A cargo vessel involves four interested parties, the master, the crew, the ship owner and the owner of the cargo. On the earliest commercial voyage likely all four parties were a single person.
During the middle ages shipowner, master, crew and cargo owner all financed the voyage and shared the profits, if any. However the master was second in command subordinate to the shipowner. While the master had technical responsibility for the safety of the shi,p for example the selection of the route, but was often overridden by the owner seeking higher profits.
As shipowners came to own more then one ship, owners began to stay ashore, sending a supercargo to sail with the vessel and handle the commercial side while the master's role expanded to include stores and hiring crews. Over time the master took over the duties of the supercargo and became the sole authority aboard ship.
During the age of monarch, kings were thought to be responsible only before God. This philosophy became the basis to consider the master to be "Next to God Master of the Ship" During the 19th century as society changed the master was no longer viewed as being next to god, the last trace being in 1902.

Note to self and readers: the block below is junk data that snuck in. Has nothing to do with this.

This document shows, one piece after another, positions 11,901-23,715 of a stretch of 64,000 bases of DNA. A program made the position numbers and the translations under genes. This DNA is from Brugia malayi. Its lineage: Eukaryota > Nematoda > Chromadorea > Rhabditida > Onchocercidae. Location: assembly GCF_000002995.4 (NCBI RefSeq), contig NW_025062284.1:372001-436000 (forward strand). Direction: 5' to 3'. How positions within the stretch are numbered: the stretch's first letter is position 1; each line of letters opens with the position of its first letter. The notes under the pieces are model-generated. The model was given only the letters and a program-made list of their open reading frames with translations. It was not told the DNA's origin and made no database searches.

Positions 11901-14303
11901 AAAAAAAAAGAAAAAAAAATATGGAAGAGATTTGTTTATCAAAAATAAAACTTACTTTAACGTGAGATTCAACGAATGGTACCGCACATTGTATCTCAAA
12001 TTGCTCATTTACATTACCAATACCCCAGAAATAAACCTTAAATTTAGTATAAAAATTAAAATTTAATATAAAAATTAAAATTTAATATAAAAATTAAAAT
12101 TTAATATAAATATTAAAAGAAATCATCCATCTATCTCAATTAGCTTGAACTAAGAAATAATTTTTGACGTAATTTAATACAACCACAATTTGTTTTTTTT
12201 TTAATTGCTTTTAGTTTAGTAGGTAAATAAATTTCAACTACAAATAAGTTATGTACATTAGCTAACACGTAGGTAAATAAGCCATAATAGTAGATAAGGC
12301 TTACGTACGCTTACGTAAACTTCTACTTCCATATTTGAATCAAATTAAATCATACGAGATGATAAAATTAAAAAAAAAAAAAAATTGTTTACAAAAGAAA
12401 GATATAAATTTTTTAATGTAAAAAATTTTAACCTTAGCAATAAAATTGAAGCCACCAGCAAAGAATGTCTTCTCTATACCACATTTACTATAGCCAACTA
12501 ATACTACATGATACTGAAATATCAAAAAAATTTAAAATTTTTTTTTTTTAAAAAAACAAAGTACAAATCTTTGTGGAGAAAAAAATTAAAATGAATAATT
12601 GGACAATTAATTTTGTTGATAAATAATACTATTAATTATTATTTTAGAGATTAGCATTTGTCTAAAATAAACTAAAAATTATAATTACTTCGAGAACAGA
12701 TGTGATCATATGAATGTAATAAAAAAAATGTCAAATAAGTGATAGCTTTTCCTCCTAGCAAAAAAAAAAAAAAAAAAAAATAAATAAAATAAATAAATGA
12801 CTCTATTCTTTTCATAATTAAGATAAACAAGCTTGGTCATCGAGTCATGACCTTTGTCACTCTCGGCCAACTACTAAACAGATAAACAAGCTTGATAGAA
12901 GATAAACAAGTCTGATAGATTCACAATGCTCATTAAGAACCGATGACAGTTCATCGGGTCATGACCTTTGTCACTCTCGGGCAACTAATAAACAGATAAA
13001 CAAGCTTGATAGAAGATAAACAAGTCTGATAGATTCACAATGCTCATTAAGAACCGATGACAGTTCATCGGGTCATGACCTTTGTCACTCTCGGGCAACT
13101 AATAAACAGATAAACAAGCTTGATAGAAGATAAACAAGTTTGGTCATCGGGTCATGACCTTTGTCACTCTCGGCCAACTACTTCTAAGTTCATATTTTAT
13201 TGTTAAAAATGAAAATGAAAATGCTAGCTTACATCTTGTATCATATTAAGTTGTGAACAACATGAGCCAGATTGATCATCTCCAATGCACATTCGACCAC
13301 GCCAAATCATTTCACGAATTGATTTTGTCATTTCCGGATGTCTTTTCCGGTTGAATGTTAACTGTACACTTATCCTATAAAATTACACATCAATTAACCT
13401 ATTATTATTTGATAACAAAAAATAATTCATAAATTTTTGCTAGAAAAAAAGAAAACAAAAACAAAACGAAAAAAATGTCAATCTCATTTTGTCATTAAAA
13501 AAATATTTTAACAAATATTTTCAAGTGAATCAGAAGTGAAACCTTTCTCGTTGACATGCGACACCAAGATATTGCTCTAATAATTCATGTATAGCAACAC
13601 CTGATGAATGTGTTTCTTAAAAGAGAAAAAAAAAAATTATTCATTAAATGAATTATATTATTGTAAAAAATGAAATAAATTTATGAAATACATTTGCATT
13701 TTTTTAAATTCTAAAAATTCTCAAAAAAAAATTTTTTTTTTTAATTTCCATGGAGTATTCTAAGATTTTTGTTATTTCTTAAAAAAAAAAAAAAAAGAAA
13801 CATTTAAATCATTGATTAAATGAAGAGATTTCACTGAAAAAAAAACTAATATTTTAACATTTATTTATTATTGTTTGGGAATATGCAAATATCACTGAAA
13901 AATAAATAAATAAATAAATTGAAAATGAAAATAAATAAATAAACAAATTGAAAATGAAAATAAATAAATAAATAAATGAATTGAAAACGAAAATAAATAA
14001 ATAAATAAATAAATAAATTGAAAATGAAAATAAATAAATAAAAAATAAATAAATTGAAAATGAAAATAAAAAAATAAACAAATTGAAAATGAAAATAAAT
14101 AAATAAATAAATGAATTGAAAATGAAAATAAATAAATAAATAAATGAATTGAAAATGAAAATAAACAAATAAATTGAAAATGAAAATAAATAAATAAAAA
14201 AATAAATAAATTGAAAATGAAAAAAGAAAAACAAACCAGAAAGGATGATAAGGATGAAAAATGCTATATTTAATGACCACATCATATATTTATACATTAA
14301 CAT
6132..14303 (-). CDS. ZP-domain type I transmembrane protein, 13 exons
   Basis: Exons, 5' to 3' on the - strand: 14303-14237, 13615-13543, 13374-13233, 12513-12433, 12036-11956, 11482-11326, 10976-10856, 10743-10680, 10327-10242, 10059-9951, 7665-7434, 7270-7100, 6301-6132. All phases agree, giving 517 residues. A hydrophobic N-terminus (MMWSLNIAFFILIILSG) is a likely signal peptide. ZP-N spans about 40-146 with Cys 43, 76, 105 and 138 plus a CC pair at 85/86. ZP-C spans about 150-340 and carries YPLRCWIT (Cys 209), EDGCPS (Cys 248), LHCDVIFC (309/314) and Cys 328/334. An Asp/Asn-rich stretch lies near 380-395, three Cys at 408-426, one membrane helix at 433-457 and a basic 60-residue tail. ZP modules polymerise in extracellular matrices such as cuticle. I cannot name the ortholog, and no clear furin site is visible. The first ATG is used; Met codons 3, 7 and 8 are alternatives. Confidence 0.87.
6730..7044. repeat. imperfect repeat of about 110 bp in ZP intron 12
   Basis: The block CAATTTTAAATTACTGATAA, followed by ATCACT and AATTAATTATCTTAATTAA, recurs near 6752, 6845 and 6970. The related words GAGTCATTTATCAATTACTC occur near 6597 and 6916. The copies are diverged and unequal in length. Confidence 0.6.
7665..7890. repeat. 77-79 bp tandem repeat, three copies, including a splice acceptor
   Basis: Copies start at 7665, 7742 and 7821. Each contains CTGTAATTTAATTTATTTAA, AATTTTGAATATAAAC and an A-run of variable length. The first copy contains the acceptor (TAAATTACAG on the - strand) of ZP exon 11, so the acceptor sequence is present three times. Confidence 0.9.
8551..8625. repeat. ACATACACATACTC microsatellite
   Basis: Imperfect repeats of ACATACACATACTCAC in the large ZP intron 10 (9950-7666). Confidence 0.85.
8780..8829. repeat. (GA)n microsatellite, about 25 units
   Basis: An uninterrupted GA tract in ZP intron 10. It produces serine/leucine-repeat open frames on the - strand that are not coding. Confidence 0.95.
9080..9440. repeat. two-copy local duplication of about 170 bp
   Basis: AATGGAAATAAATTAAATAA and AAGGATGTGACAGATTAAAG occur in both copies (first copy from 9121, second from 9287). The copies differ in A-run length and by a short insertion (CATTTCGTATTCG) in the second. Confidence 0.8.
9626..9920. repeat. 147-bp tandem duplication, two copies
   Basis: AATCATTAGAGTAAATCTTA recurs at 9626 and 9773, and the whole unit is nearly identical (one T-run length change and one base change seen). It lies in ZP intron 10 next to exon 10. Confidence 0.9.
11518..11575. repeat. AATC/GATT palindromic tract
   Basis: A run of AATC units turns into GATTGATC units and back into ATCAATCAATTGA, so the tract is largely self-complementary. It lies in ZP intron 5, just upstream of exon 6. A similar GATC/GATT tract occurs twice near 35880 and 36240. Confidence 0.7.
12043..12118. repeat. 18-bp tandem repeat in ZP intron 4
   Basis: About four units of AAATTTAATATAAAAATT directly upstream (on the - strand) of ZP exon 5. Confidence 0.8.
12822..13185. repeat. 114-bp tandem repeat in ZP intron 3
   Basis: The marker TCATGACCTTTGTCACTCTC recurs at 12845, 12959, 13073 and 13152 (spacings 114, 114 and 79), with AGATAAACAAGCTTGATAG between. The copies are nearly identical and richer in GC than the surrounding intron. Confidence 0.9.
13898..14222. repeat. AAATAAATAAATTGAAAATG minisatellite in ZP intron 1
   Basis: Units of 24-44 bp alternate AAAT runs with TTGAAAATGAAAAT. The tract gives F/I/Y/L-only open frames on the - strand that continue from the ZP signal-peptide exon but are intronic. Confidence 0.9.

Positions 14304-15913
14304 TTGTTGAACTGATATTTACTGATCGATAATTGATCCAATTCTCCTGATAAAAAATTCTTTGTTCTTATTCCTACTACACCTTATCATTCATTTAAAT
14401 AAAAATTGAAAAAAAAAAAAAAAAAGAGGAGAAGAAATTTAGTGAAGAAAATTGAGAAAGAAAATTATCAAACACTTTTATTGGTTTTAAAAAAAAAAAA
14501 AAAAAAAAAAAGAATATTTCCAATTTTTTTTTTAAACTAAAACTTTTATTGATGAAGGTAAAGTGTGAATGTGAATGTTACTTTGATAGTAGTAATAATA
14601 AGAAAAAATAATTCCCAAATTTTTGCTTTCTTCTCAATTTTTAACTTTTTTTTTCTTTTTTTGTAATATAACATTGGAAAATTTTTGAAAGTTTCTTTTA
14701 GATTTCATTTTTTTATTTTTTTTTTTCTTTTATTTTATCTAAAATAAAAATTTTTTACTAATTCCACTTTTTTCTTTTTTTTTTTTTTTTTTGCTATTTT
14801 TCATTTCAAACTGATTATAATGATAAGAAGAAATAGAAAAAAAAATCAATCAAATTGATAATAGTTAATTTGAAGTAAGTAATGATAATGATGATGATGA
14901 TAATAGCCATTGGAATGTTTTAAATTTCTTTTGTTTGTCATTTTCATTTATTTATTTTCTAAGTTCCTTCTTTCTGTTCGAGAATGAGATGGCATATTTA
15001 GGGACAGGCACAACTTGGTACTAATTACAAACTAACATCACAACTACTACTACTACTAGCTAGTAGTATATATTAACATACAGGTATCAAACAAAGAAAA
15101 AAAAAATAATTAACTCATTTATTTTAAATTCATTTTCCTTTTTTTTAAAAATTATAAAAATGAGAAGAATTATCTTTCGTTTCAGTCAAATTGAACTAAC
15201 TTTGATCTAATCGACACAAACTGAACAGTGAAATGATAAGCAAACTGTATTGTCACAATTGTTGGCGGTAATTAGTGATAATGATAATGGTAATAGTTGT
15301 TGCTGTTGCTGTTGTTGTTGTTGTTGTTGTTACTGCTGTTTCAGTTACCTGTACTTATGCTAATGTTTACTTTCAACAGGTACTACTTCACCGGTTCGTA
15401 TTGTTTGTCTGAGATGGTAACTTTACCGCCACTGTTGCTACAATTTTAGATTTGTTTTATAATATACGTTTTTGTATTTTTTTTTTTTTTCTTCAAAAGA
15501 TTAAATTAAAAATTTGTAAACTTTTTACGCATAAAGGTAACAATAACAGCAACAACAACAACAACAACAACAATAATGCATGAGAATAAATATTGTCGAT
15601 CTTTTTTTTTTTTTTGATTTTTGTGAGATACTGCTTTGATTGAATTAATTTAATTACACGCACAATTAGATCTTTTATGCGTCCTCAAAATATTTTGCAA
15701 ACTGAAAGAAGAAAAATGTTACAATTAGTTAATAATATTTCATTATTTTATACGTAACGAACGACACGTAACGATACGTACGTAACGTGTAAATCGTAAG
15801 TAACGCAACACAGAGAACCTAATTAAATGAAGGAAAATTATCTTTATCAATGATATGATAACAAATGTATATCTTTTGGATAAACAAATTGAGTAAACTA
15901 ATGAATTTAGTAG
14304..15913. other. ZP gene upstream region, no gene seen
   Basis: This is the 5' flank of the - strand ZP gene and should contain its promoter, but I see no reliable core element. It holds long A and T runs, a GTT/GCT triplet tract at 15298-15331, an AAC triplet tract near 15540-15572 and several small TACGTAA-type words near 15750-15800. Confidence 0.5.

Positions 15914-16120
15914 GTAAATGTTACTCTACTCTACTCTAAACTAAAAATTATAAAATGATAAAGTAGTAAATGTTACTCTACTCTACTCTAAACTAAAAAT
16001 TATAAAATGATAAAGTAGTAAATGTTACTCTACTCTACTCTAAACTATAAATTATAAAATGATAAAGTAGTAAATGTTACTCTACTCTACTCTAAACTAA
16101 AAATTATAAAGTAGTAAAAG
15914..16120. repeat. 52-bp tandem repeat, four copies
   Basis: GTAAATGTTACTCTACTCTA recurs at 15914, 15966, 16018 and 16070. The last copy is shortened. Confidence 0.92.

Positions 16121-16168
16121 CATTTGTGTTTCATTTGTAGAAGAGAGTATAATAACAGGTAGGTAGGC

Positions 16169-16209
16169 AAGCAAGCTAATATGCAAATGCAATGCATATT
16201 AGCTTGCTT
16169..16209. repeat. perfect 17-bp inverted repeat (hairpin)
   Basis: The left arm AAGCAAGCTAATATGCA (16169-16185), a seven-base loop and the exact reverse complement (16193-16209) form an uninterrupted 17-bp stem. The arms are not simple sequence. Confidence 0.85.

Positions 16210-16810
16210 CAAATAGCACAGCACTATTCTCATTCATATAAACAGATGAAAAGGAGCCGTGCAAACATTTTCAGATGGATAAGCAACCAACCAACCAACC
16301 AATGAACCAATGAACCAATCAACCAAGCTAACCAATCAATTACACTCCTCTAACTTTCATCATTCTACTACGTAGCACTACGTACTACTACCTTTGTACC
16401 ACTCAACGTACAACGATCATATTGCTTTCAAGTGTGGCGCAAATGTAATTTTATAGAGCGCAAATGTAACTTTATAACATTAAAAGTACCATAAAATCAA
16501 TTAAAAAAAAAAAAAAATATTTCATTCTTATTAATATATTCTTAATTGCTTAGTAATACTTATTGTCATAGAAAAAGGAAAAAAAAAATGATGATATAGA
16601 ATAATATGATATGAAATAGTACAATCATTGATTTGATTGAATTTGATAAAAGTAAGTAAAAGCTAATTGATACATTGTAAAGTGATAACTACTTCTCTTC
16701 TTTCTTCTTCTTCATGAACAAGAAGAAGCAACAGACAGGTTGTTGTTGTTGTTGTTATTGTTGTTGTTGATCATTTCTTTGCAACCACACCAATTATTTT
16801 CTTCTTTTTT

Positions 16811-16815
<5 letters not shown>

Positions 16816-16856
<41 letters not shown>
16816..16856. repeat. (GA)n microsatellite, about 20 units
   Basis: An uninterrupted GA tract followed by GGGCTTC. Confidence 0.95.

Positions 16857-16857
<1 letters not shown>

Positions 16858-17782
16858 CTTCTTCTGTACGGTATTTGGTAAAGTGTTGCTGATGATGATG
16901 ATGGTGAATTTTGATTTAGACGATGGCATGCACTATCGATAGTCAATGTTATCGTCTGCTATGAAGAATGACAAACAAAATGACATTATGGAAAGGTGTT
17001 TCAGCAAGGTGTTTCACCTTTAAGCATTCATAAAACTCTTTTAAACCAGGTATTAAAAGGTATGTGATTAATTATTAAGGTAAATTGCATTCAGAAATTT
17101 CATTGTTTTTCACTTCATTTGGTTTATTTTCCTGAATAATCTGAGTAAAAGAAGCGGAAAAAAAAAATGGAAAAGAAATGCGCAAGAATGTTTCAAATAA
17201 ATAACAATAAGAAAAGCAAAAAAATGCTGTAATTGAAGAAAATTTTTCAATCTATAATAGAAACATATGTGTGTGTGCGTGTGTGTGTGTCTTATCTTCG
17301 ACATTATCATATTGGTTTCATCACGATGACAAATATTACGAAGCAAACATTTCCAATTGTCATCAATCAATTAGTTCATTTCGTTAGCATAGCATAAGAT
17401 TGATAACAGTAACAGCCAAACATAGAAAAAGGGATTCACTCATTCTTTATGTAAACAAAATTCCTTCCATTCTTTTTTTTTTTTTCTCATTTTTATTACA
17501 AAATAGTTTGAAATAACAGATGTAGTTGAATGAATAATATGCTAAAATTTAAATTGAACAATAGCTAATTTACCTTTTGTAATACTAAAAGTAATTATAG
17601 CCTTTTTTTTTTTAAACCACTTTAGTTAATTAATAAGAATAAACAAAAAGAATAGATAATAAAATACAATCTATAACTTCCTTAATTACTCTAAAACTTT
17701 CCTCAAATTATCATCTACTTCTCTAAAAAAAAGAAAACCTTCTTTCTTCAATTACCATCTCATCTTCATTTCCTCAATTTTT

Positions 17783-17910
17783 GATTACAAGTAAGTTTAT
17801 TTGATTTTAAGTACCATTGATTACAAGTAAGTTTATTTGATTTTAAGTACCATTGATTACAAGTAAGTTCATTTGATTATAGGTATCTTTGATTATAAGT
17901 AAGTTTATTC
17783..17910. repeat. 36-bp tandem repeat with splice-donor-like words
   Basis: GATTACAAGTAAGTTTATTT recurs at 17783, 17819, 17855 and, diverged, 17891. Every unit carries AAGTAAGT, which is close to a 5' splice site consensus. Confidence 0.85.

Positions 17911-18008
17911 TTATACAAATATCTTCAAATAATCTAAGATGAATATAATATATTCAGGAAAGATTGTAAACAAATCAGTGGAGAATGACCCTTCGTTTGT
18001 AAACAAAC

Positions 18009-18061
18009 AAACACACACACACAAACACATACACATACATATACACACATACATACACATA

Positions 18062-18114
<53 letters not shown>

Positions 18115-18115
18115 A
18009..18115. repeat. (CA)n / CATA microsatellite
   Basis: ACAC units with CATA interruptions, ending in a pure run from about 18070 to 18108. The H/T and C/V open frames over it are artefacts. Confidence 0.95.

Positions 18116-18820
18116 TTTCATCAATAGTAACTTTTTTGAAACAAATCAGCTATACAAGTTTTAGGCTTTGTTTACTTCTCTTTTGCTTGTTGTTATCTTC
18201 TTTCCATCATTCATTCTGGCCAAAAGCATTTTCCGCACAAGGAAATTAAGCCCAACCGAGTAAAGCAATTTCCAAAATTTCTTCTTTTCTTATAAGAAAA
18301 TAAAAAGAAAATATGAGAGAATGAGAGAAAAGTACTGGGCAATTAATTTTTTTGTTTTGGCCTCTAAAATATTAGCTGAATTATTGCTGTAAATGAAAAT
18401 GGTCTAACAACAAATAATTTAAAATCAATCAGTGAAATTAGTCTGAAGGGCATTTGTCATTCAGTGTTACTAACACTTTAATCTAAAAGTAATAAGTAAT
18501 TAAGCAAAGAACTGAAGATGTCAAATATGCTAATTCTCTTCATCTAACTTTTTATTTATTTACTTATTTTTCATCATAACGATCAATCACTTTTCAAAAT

During the Golden Age of Shipping, from about 1850 to the First World War vessels remained independent of shore side control and masters enjoyed a high status. Many become wealthy shipowners themselves.
After the First World War communications with vessels at sea began to improve and, as communications improved, shoreside control become possible and the master's authority diminished.
Today it is questionable if the ship master has sufficient authority to operate safely given intense commercial pressure, overbearing port officials and an increasing tendency to criminalize mariners.
Source: The Legal Position of the Ship Master